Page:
Friends and neighbors realize their dream of making an ice carousel on Mille Lacs Lake

In what was perhaps the first of its kind on Mille Lacs Lake, a group of friends and neighbors banded together and created their very own “ice carousel” on Saturday, Jan. 12.

Collaborator and organizer Ann Brucciani Lyon said an ice carousel was something she had wanted to do since she first heard of the idea six years ago.

“I had seen a video of an ice carousel online and I immediately knew it was something I wanted to do,” Lyon said. But to make it a reality, she needed to enlist a team.

On the eastern shore of Mille Lacs Lake this past October, such a team coalesced, consisting of a band of friends and neighbors who pooled their talents and resources and set a date of execution three long months ago.

“We committed to Jan. 12 in the hopes that the conditions would be right,” Lyon said.

To make an ice carousel, which in simplest terms is a large floating circle of ice being rotated slowly by a small motor, the thickness of the ice has to be just right.

It needs to be thick enough to safely handle foot and ATV traffic but thin enough that a typical chainsaw can cut clean through.

On Friday, January 11, Lyon and her co-conspirators checked the ice depth a couple hundred feet from the shoreline near her cabin, and were happy to find it just shy of 20-inches.

“Our longest chainsaw had a 24-inch bar,” Lyon said. “Anything thicker than 20 inches and we might not have been able to do it.”

Step by step

To build their 25-foot diameter ice carousel, Lyon and her team started by snow-blowing a large section of the lake earlier in the morning.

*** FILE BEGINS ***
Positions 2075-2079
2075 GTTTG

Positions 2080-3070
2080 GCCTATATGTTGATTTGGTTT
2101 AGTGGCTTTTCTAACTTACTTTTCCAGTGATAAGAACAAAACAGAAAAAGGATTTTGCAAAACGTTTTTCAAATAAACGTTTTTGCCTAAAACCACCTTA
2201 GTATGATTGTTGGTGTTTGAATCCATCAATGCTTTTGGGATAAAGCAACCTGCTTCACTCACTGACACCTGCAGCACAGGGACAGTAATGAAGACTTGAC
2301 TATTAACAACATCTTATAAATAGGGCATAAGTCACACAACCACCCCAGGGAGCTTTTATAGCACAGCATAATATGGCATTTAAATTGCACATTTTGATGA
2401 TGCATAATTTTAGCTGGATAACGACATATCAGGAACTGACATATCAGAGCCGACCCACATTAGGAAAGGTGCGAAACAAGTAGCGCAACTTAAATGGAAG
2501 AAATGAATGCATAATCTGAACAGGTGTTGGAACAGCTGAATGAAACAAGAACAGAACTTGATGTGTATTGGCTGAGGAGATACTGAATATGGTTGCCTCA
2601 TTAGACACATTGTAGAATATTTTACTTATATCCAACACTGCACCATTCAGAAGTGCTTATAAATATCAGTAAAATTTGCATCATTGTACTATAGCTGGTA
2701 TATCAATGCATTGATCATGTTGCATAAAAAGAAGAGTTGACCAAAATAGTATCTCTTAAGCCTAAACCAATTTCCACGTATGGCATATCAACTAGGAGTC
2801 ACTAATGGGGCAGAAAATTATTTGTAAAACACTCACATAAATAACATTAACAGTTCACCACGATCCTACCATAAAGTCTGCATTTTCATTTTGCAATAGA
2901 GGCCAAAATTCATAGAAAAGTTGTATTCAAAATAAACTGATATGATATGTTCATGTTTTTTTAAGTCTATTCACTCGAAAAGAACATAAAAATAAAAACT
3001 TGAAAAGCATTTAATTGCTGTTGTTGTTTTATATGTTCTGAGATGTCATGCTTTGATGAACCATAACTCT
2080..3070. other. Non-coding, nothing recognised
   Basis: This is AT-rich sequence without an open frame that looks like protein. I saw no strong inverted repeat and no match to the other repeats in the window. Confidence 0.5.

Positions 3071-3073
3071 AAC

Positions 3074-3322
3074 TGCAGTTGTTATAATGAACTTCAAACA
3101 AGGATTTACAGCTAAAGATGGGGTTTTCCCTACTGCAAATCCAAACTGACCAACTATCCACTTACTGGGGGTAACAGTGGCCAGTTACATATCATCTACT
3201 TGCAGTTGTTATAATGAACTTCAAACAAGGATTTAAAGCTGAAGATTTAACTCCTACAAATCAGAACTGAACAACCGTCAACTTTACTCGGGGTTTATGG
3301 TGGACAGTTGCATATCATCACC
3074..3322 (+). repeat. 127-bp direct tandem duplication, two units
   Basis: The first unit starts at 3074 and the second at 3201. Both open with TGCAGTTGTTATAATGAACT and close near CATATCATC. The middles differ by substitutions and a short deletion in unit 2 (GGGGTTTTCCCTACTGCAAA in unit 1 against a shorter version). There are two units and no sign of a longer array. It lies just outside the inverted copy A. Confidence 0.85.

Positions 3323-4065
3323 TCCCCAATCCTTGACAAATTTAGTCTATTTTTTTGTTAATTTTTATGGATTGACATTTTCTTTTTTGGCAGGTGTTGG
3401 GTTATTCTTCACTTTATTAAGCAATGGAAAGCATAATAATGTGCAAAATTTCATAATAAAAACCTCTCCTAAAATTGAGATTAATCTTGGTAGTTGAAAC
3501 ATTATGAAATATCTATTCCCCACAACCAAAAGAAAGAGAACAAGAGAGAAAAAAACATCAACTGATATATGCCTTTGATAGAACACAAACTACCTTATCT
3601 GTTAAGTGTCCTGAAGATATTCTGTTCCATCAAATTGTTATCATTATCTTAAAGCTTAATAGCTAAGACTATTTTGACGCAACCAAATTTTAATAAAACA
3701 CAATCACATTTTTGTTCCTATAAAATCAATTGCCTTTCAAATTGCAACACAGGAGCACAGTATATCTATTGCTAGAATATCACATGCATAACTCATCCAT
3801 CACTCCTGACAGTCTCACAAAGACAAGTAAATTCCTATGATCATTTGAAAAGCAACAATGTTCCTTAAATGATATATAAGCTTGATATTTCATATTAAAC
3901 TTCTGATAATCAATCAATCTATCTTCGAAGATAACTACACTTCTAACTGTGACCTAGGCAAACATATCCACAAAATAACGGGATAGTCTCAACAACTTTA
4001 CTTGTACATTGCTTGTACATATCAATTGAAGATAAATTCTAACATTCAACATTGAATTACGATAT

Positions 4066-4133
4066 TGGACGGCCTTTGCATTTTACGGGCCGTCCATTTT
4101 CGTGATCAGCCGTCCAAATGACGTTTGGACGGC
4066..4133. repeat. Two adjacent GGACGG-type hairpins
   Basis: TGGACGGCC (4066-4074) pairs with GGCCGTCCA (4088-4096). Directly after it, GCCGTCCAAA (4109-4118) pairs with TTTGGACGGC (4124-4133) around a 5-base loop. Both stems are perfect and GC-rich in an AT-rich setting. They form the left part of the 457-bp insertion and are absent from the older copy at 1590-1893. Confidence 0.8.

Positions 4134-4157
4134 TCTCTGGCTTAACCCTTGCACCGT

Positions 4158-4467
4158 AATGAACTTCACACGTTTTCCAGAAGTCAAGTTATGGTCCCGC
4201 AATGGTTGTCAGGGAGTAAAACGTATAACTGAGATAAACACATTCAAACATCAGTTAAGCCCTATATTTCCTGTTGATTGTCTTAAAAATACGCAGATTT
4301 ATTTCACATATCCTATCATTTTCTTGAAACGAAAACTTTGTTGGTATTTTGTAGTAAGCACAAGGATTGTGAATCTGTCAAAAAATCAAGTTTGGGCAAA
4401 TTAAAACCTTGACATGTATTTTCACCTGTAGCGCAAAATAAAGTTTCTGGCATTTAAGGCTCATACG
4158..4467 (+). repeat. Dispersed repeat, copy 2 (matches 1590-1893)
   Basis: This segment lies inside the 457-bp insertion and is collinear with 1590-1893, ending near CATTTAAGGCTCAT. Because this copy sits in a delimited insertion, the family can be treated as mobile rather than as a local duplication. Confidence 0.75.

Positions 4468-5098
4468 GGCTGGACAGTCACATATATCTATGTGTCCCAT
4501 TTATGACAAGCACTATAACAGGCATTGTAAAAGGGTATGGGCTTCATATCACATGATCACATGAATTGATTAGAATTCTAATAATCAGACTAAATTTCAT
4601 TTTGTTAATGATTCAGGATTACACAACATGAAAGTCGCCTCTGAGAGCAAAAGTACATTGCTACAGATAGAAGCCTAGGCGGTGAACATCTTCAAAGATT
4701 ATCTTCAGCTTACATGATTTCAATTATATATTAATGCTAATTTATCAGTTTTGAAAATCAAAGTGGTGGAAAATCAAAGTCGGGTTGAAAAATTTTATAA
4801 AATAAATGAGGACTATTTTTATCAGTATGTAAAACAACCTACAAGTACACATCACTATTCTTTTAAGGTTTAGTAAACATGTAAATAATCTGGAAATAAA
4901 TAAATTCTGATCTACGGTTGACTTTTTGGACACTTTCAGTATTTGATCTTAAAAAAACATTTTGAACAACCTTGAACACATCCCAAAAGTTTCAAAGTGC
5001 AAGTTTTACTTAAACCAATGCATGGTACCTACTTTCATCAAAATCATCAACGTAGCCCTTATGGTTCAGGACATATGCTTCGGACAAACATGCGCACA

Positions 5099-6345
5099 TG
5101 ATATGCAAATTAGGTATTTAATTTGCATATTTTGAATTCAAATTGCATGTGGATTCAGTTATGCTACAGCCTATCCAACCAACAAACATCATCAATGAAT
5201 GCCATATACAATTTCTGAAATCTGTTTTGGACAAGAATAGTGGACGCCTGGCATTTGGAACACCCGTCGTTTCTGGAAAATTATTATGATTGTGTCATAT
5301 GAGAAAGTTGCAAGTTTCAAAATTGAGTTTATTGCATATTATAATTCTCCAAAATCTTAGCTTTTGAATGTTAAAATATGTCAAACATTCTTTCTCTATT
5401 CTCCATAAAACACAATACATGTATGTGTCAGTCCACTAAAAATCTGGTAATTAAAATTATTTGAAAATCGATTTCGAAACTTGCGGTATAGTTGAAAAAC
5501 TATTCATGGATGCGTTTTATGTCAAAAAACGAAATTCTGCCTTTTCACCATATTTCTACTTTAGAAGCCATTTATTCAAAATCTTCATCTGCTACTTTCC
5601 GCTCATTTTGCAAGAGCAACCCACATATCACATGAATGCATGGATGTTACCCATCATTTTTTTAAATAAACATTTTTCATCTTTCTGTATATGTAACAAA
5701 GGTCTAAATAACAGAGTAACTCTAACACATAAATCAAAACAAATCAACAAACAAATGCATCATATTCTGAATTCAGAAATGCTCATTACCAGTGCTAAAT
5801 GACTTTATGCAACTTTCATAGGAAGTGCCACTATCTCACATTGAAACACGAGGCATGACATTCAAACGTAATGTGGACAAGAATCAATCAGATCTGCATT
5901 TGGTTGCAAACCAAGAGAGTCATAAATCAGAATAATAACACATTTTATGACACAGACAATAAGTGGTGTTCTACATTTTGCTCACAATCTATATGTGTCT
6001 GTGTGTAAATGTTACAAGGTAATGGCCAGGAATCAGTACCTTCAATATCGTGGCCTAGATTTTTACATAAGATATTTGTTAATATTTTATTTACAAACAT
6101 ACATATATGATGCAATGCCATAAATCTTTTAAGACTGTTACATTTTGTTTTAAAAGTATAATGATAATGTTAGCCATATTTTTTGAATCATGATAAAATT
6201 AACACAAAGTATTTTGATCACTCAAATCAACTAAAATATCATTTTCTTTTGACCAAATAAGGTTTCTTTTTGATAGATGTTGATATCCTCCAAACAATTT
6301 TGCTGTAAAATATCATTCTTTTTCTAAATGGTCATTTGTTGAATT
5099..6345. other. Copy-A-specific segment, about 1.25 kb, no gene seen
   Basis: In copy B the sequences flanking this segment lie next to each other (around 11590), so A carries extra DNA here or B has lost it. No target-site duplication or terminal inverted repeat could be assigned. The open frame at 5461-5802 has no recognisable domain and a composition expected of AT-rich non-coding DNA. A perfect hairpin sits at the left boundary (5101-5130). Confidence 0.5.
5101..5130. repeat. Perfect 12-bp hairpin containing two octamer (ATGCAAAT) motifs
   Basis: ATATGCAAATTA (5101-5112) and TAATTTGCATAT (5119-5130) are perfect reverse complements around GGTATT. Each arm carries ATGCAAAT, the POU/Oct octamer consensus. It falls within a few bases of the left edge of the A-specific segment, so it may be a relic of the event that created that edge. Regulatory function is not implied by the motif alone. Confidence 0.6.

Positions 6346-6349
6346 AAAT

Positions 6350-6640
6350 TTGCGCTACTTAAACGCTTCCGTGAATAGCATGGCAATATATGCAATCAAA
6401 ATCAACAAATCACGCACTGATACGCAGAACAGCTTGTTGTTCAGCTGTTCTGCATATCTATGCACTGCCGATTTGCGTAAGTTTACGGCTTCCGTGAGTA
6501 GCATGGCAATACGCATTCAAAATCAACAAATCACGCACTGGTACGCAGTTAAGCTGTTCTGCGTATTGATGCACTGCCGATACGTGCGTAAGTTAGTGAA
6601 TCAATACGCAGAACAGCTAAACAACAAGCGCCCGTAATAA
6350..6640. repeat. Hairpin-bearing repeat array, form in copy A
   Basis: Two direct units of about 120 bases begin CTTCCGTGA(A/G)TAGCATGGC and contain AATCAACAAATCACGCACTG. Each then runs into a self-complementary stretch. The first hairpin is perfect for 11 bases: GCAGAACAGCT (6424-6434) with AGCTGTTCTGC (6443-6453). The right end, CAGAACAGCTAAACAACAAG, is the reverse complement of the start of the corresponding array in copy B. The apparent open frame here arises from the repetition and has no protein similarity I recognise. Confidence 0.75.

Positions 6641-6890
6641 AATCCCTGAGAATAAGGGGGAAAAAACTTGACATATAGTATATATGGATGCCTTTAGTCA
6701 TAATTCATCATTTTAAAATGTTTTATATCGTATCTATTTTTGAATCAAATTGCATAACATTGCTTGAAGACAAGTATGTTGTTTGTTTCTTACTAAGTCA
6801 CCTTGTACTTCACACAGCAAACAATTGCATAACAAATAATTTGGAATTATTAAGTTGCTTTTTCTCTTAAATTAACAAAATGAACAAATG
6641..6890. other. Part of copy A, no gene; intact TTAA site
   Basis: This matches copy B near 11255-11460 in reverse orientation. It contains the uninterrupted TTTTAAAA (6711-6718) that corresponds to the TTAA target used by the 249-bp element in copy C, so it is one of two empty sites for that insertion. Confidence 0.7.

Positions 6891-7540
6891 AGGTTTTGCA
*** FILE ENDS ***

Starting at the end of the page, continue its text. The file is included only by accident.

Once the ice was cleanly exposed, they proceeded to drive a stake firmly into the ice and then, using a can of spray paint and a length of string, marked a 12 and a half foot radius emanating from the central stake.

By 9 a.m., the first chainsaw was fired up, and quickly all eleven of them were busy cutting and removing ice.

“We worked really well together,” Lyon said. “We had a great team.”

To give the floating carousel ample room to rotate, they removed a four to six inch channel of ice from around where they had painted. Thinking about the safety of snowmobilers and others who may venture out of the ice at a later date, they hauled all excavated ice off the lake and deposited it on shore.

After a couple hours of roaring chainsaws and schlepping ice chunks, the floating carousel broke free of the surrounding ice, and although subtle, Lyon said everyone could feel its movement.

Lyon’s friend Jim Lund then cut a square hole in the floating ice near the edge, and an electric trolling motor, supported on a homemade wooden bracket, was inserted.

At 11:20 a.m. the carousel was in motion.

“We brought out lawn chairs and set up a bonfire,” Lyon said.

For the rest of the afternoon, thanks to spare trolling motor batteries, the ice carousel went round and round while those atop it shared laughs, told stories and welcomed passersby who wanted to join the fun.

“I gotta tell you,” Lyon said, “it was really amazing. A lot of things came together, and it really worked out.”

After calling it a day around 8 p.m., the group set out reflective traffic comes and yellow caution tape to warn any snowmobilers or motorists of the now motionless ice carousel.

But like a castle made of sand washing into the sea, the carousel had been reclaimed by the surrounding ice by the following morning, with only differences in ice color to remind Lyon and her friends of where it had been.

Video of the ice carousel in action can be seen on the Messenger website at

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